- 2115 m
- Primary factor 705 m
- Rondane, Norway
- Location: North 61:56.661, East 009:54.013 (GPS at the summit)
- Difficulty: YDS class 1.
- Climbed August 1. 2010
How to get there:
This report describes a route from
the mountainhut Dørålseter.
Alternatively, one can clib this peak from the DNT hut Bjørnhollia (south-east of
the peak), or from Straumbru on Hwy. 27 (also south-east).
A good point of reference is Folldal, Folldal is 28 kilometer
along Hwy. 29, from Hwy. E-6 at Hjerkinn on Dovrefjell.
From Folldal, drive approximately 10 kilometer south on Hwy. 27, then
start looking for a signed side road that forks right. The sign should
read "Dørålseter 12 km". Take this road, after about 800 meter
you will find a self-service gate where toll should be paid. (NOK 50.- in 2010)
Continue about 12 kilometer to Dørålseter where the road ends. At the
very end, take the right fork to the mountain house that is located higher on
the slope. This location is N61:59.942, E009:48.260, elevation approximately 1060 meter.
This description is a loop tour where
you climb Digerronden and Midtronden on
the way to
Høgronden. You will also cross over a subpeak of Midtronden, with less than 100 meter
of prominence. From Dørålseter, one
can see an outline of the route across the 3 peaks.
(Midtronden is the double peak in the middle.)
From Høgronden, the route follows a marked trail (DNT) back to
Dørålseter. The loop tour is (YDS) class 2. If you only want to climb
Høgronden, then just read the first and last part describing the trail. Such a hike is
(YDS) class 1.
From Dørålseter, head slightly downhill and follow the red "T" marked trail that
may be signed for Rondvassbu. The trail runs south-west along the river, then crosses on a large,
wooden bridge. Shortly thereafter the trail forks and you should go left, the sign says
Høgronden and the trail climbs steeply
out of the river gorge. The trail now heads more
south-east and follows the creek Vidjedalsbekken. Look for a smaller, unsigned
trail that forks right and follow this for a short while. You will now have Digerronden directly south.
Leave the trail and follow a line that runs directly towards the big slope. We went quite a bit left
of the snow that may be visible near the shoulder Salen (1515m). The mountain slope starts at
location N61:57.586, E009:48.720, elevation 1365 meter.
Follow smaller trails from previous climbers and head up the ridge to the
impressive summit cairn.
From the cairn, descend the east ridge, you should have the steep side on your left.
The terrain is quite easy as you get down into the saddle at location N61:56.938, E009:50.385. Cross
over a small hump in the saddle before ascending the north ridge of Midtronden. Again, the slope is
broad and gentle as you gain a bit more than 200 vertical meter. The cairn on
Midtronden is quite modest.
There is a second point just a bit further
along the top ridge to the north-west of almost
In order to continue the traverse, you need to visit another subsidiary peak further north-west. This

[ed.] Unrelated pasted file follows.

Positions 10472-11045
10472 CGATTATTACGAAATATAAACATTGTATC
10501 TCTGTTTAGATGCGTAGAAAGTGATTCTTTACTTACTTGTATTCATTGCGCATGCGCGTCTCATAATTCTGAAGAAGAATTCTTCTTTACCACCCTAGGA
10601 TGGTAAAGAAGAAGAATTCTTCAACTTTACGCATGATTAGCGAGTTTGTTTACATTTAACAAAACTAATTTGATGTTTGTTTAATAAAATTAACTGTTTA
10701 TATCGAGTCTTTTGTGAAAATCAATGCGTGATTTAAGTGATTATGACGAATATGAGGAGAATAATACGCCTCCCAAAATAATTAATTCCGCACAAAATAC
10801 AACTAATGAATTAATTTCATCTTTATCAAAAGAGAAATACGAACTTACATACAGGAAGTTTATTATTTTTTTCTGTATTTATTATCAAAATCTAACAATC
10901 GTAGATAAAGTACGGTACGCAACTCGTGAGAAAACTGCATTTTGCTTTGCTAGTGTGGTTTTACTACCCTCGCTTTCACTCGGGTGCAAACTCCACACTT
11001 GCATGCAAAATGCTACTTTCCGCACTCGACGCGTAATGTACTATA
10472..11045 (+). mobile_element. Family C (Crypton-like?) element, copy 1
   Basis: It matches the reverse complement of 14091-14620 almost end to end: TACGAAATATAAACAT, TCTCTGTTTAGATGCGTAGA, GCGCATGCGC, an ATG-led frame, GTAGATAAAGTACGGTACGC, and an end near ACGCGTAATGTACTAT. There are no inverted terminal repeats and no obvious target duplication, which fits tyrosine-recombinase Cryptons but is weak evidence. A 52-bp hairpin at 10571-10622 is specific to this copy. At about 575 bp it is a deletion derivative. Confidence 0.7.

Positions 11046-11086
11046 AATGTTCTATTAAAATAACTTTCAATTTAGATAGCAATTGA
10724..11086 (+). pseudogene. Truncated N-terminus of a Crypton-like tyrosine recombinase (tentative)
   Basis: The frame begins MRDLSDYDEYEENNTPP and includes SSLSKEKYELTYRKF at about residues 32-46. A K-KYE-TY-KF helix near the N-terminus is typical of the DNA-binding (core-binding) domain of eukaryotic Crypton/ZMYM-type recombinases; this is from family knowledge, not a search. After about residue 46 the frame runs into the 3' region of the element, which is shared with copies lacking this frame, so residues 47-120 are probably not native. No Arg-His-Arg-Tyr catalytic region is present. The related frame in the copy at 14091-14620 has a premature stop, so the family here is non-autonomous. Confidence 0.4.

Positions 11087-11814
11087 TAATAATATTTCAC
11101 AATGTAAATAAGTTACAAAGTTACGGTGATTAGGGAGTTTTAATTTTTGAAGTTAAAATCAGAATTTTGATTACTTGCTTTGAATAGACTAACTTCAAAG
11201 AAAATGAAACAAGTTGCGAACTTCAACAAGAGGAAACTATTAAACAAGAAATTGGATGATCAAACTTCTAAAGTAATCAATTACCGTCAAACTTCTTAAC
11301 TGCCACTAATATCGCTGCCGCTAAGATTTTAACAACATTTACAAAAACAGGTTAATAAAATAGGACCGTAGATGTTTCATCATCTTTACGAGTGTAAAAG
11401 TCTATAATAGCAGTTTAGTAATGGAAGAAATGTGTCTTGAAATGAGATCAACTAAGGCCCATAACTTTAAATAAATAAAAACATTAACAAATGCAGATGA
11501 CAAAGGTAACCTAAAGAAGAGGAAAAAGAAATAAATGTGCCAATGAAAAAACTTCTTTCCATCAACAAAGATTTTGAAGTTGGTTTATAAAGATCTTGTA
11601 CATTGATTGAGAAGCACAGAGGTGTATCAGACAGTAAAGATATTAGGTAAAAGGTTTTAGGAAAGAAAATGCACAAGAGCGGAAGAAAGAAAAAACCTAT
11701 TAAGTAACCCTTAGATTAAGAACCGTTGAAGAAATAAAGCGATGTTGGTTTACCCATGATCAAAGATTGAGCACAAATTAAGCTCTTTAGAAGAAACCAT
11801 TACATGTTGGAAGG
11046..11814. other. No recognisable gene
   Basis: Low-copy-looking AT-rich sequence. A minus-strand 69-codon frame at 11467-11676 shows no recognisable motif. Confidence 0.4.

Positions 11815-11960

peak is 2042 meter and is separated from the main
summit by a col that is about 1950 meter. Thus, using
a 100 meter criteria, this peak is not independent from Midtronden. The terrain is more rugged, descending
along the top ridge will quickly involve more than off-trail hiking. Descend to your right, ie. on the
south side of the ridge and follow broken rocks and small ramps and ledges in order to reach the col.
This section is more rough than the rest of the traverse, but with a careful choice of
route, the difficulties should remain within (YDS) class 2.
Ascend on the other side and pass the two small highpoints in order to descend south-east to the
col that separates Midtronden from Høgronden.
This saddle is slightly below the 1780 contour, so another 330 vertical meter awaits you. Again, the terrain
is easy and as you turn more north towards the end of your climb, you will again see a very
From the cairn, follow red "T" marks as you descend north, then more north-east. Lower down, you fork left and
descend more north-west to the base of lake 1461. The trail continues across fairly flat terrain, pretty
steady to the north-west until you descend back into the small valley Vidjedalen where you left the
main trail on the way to Digerronden.
On our way from Trondheim, we had hiked Høg-Gia on July 31.
and today, on the first day of August, we wanted to climb Høgronden. Observing that a good loop
hike would be to traverse Digerronden and Midtronden on the way to
Høgronden, this became our plan.
We started out after breakfast and we were on the trail by 0815. The day started
out nicely with scattered
clouds and blue patches, the sun was mostly there.
We had some light rain showers, producing
a very nice rainbow, overall
quite ok. It took us a bit more than one hour to reach the
base of Digerronden, our first objective. This would also be our single biggest uphill on the trip, having
gained about 300 meter to the base, we now needed to gain another 650 meter before reaching the summit.
Just as we started uphill, dark clouds assembled and made a coordinated attack. Heavy rain and quite a bit
of wind, before long we felt pretty soaked despite wearing pretty heavy duty (rain)jackets.
We arrived at the summit by 1045, 2.5 hours.
The visibility was essentially zero.
There was no view across towards Midtronden, but we continued pretty steady on the course that had
brought us to the summit. The rocks had quickly turned extremely slippery, it was obvious that this
kind of bluish rock with greenish lichen soaked with water created a very dangerous surface. My boots
would slip, possibly sideways even on almost flat surfaces.
We carefully descended and I noted that we had steep cliffs on our right hand side.